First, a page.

Previously, ions have been transported in a linear array Rowe et al. (2002); Barrett et al. (2004); Hensinger et al. (2006); Stick et al. (2006); Huber et al. (2008) and separated for further processing without loss of qubit coherence Rowe et al. (2002); Barrett et al. (2004) and with minimal energy gain. Transport through a two-dimensional “T-junction” has been achieved with Cd ions Hensinger et al. (2006). However, in that experiment, the success probability for round-trip transit was 0.98, and ions experienced considerable energy gain, estimated to be 1 eV, which would necessitate a substantial delay for recooling before performing subsequent gates. In this letter, we report transport of Be ions through a junction with greater than  probability and less than  eV energy gain.

Figure 1: (a) Cross-sectional view of the two layers of electrodes. (b) Top view of the electrode layout, with the RF electrodes indicated, and all other (control) electrodes held at RF ground. A nearly identical set of electrodes sits below these electrodes, with RF and control electrodes interchanged Rowe et al. (2002). Forty-six control electrodes support 18 different trapping zones. The load zone (), the main experiment zone (), the vertical zone (), the horizontal zone () and the center of the junction () are labeled. (c) Schematic of the RF bridges from an oblique angle (not to scale).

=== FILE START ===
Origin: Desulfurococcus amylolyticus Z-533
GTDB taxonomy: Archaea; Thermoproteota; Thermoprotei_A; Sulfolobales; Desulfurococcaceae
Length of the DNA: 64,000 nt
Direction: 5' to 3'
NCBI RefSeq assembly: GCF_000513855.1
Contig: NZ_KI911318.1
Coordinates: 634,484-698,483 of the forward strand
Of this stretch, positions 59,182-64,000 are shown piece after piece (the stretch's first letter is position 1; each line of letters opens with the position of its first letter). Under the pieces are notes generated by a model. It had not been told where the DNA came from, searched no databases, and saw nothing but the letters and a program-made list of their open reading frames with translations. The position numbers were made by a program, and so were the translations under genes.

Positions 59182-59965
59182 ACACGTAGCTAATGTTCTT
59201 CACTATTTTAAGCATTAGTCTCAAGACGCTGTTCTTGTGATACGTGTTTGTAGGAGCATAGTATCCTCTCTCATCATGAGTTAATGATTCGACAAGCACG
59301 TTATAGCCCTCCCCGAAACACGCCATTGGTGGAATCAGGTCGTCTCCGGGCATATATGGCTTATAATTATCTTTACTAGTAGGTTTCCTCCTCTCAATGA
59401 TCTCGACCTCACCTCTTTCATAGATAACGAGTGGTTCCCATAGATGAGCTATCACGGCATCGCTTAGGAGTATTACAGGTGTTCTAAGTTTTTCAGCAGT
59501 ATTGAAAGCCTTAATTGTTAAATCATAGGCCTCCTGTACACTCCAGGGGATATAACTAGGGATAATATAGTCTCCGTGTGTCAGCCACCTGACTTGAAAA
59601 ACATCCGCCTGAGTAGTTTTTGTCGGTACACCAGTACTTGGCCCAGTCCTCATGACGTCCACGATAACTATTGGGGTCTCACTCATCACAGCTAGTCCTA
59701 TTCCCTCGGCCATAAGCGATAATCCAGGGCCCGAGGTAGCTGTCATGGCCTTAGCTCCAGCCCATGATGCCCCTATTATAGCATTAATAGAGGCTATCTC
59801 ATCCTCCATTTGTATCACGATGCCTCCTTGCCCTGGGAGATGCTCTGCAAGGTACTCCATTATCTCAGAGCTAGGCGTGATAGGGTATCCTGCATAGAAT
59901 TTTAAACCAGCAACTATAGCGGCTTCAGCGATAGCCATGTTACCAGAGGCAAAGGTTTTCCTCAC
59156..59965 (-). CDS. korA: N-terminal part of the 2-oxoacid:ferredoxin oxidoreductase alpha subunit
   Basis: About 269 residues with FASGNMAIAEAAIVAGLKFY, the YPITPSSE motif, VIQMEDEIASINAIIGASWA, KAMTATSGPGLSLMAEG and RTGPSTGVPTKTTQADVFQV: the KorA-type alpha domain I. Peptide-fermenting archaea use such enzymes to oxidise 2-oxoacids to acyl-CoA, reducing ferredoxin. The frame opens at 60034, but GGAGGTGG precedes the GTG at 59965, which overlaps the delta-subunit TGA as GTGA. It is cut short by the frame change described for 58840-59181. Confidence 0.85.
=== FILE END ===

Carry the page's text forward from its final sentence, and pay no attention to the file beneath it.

The trap (Fig. 1), constructed from two laser-machined alumina wafers with gold-coated electrodes Rowe et al. (2002), is derived from of a linear RF Paul trap. It was held in vacuum at  Pa, while a 1.44 mT -field along (the Doppler cooling and detection laser beam direction) provided the ion internal-state quantization axis. Radial confinement (perpendicular to the channel axes) was provided by an RF ( V,  MHz) pseudopotential with axial confinement due primarily to quasi-static control potentials Rowe et al. (2002). Two main channels intersect at zone (center), forming an “X-junction”. In addition to , zones (experiment), (horizontal) and (vertical), located in other legs of the junction, comprise the four destinations for transport. The lower leg of the X-junction provides symmetry about but lacks the required electrodes to separately hold ions. Typically, the imaging optics and laser beams were positioned at , though , and allow similar access. Laser beam parameters were similar to those in Rowe et al. (2002); Barrett et al. (2004).